By Ronald Ahrens
After Tillotson Construction Co. had built their first three modest concrete elevators on the Goltry plan starting in 1939, it became time to attempt a big one at Medford, Okla.
In 1941 the Omaha company upsized with a 212,000-bushel single-leg elevator in Medford. Tillotson’s records say they also built an identical companion elevator in Thomas, Okla., which had been too far south from my route across the state’s western region and must be reserved for a future visit.
I had just been in Pond Creek; now, on my way out of Oklahoma, I headed north to Medford. “Located in a wheat-growing region, Medford served as an agricultural trade center with a flour mill and several grain elevators,” Wikipedia reports. “By 1909 the local economy supported three banks and three weekly newspapers.”
The elevator complex run by Clyde Co-op Association loomed on the horizon. This would be the last stop on my road trip–the 20th elevator in all. (I haven’t even mentioned stopping in Tucumcari, N.M., the very first site visit even before reaching Canyon, Tex.; that elevator had manhole covers embossed with the name Bleater Construction, of Amarillo.) I’d learned by now not to jump to the conclusion about what I was seeing.
Indeed, here were two elevators and a storage annex at 567 Hwy. 81. So which one was the House of Tillotson? Turning to the company records, we find the ’41 giant had eight tanks, or silos, of 15.5 feet in diameter that rose 120 feet from the loamy earth.
The cupola, or headhouse, towered further, being 21.5 feet wide, 48.5 feet long, and 33 feet high.
The job consumed 1,845 cubic yards of concrete and 82.5 tons of reinforcing steel.
On the scene I met Jacob States, a lanky young native of Medford who had worked for Clyde Co-op for a while but maybe too short a period to have developed a wealth of historical knowledge.
Alas, I came away with no photos of manhole covers from inside either house. I did snap one of a Johnson-Sampson plate on the storage annex.
The south elevator appears to be of the same general style but a larger capacity, and it has the larger headhouse. The north elevator looks as if it matches the dimensions listed in Tillotson records.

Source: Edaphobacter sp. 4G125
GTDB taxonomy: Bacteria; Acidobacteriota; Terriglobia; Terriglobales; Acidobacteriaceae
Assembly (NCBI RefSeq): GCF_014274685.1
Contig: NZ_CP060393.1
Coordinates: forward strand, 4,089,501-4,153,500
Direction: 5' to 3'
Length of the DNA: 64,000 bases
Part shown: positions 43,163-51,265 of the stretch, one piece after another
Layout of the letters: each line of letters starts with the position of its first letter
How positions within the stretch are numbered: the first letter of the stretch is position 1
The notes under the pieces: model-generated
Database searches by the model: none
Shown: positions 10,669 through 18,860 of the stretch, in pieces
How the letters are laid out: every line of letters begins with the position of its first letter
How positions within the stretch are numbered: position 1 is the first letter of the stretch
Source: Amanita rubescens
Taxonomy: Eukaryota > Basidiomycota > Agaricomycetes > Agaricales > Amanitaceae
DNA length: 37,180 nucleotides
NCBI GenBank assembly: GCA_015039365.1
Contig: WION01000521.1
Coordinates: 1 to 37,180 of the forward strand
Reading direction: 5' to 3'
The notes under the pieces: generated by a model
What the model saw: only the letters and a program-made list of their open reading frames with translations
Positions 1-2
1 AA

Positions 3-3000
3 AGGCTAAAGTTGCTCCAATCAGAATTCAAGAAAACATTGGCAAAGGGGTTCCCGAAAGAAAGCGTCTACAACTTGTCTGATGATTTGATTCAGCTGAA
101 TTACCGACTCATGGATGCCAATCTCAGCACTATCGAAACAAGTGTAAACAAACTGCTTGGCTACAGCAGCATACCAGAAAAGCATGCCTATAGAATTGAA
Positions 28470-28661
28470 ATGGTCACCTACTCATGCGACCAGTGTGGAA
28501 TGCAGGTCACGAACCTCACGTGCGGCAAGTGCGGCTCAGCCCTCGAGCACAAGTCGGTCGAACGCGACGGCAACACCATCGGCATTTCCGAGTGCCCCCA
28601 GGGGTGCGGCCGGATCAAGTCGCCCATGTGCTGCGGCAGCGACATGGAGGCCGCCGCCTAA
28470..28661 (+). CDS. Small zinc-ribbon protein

This morning, two months after my visit to Medford, I phoned the Co-op and spoke to Jenna, who said both elevators are operational.
I hate to end the road trip reports on a note of uncertainty. What can be told for sure is that the total cost less commission for the Medford elevator was $41,888.37. The workers received 30 cents per hour straight time and 60 cents overtime.
In all, the job required 25,630 man-hours. Total payout was $11,015.50 for an average of 42.9 cents per man-hour.
The Thomas elevator, being identical, required 836 fewer man-hours (streamlined procedures?) and cost $41,275.28.
Rather than conducting a more thorough site visit, I needed to find a lunch spot and then get going in order to make it to my sister’s house in Omaha before bedtime. Jacob States had said I’d find no fast food in Medford, but he failed to mention Smrcka’s Dairy Shack on the north edge of town. In this one-of-a-kind restaurant I ordered a delicious Czech sausage sandwich and sauerkraut, along with friend and a limeade, for only $8.38.
“Have a nice day. Please come again,” says the sales receipt. I don’t know when that will happen, but indeed I’d like to come back to conduct further evaluations here an about 10 other Tillotson sites like Thomas, which I had to bypass.
My Grandfather was General Manager of the Clyde Coop Association when the elevator was built in Medford. I have a scrapbook that contains pictures during construction and after as well as a picture of Mr. Tillotson. If someone in the Tillotson family would like to see the scrapbook contact me via email. I currently live in Nebraska.